, known as the sage of Dunedin but perhaps better known as the designer of the Tahiti ketch, said of Spray, "I hold that her peculiar merit as a single-hander was in her remarkable balance of all effective centres of effort and resistance on her midship section line." Hanna nevertheless felt it necessary to warn prospective circumnavigators looking for a suitable vessel that "Spray is the worst possible boat for anyone lacking the experience and resourcefulness of Slocum to take offshore."

Cipriano Andrade, Jr., engineer and yacht designer, said of Spray: “After a thorough analysis of Spray's lines, I found her to have a theoretically perfect balance. Her balance is marvelous — almost uncanny. Try as I would — one element after another — they all swung into the same identical line. I attacked her with proportional dividers, planimeter
A planimeter is a measuring instrument used to determine the area of an arbitrary two-dimensional shape.-Construction:There are several kinds of planimeters, but all operate in a similar way. The precise way in which they are constructed varies, with the main types of mechanical planimeter being...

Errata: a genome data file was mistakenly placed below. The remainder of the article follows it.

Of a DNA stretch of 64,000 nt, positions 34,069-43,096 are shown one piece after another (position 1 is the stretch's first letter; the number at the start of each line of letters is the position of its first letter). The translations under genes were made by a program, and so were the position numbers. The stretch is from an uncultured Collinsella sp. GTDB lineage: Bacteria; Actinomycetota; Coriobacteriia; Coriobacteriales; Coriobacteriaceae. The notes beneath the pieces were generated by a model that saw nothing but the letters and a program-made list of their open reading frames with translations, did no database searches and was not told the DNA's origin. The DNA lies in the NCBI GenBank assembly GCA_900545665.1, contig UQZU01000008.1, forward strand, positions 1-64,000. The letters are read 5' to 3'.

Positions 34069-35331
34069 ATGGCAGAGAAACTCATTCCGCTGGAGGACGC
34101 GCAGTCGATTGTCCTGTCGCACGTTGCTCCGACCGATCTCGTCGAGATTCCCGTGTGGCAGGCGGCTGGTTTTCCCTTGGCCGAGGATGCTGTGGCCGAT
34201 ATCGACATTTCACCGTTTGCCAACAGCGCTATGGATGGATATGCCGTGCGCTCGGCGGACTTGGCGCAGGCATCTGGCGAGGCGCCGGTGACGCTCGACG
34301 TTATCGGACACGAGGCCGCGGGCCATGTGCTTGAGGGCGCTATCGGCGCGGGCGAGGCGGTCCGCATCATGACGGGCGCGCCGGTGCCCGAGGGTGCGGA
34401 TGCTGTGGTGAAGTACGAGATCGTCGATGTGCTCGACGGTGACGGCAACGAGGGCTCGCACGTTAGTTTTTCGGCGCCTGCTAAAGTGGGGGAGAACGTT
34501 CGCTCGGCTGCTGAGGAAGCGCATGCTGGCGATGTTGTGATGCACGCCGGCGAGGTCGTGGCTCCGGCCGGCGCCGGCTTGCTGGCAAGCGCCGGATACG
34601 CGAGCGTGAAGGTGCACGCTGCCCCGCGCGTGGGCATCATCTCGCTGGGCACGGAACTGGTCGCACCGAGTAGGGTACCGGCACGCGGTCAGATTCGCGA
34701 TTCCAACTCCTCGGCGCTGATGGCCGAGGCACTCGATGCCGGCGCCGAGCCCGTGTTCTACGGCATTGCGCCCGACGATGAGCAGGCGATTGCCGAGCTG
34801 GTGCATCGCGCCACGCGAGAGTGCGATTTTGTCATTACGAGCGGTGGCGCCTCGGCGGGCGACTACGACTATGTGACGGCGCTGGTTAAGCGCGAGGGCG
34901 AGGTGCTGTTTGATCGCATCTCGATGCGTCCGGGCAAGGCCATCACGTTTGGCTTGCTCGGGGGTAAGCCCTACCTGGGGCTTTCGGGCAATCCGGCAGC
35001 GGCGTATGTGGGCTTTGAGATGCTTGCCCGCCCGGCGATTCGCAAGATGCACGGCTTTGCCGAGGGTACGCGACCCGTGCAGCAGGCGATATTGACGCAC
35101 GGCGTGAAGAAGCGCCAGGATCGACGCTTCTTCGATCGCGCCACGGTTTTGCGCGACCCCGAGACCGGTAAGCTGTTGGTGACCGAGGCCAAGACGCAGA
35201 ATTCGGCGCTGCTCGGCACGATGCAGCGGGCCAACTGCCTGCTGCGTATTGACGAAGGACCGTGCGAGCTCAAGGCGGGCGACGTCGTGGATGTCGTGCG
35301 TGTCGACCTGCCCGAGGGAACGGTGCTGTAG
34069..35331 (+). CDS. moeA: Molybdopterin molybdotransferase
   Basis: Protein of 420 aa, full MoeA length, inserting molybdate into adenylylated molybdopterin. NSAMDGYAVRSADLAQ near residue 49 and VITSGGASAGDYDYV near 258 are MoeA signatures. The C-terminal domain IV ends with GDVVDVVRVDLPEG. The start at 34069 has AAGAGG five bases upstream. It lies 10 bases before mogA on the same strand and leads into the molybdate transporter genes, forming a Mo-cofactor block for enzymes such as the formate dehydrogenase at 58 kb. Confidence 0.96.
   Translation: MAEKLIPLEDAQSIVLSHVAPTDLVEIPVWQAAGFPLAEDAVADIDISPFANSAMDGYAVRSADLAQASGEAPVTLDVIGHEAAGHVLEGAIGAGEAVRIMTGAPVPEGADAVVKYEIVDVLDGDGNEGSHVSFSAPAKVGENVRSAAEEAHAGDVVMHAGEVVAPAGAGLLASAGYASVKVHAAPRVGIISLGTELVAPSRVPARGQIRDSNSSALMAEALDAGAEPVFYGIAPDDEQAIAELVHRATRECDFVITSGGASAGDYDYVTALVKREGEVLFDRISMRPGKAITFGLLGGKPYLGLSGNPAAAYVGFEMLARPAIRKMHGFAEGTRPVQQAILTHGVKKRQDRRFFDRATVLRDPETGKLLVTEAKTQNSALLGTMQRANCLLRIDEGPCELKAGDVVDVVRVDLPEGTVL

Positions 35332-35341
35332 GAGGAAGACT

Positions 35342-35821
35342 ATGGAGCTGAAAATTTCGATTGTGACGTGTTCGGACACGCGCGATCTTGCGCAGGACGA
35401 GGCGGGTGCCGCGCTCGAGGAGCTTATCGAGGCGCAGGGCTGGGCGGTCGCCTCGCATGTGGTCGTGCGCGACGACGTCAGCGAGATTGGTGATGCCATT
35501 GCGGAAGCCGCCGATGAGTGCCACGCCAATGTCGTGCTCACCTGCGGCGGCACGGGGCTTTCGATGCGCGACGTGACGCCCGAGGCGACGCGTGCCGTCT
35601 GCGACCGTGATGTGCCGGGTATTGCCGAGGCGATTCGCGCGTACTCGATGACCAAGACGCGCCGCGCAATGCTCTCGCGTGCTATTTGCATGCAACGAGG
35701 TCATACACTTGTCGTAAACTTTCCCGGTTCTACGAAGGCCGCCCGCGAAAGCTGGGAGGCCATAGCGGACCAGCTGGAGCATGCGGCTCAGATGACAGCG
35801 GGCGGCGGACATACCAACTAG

, rotameter
A rotameter is a device that measures the flow rate of liquid or gas in a closed tube.It belongs to a class of meters called variable area meters, which measure flow rate by allowing the cross-sectional area the fluid travels through to vary, causing some measurable effect.-History:The first...

, Simpson's rule
Simpson's rule
In numerical analysis, Simpson's rule is a method for numerical integration, the numerical approximation of definite integrals. Specifically, it is the following approximation:...

, Froude's coefficients, Dixon Kemp
Dixon Kemp
Dixon Kemp , a British naval architect, was a founder of the Yacht Racing Association and at one time its secretary. He was a founder of Lloyd's Register of Yachts....

's formulae, series, curves, differentials, and all the appliances of modern yacht designing, and she emerged from the ordeal a theoretically perfect boat. For when she is underway every element of resistance, stability, weight, heeling effort, and propulsive force is in one transverse plane, and that plane is the boat's midship section. I know of no similar case in the whole field of naval architecture, ancient or modern.”

Slocum himself said "I did not know the center of effort in her sails, except as it hit me in practice at sea, nor did I care a rope yarn about it. Mathematical calculations, however, are all right in a good boat, and Spray could have stood them. She was easily balanced and easily kept in trim."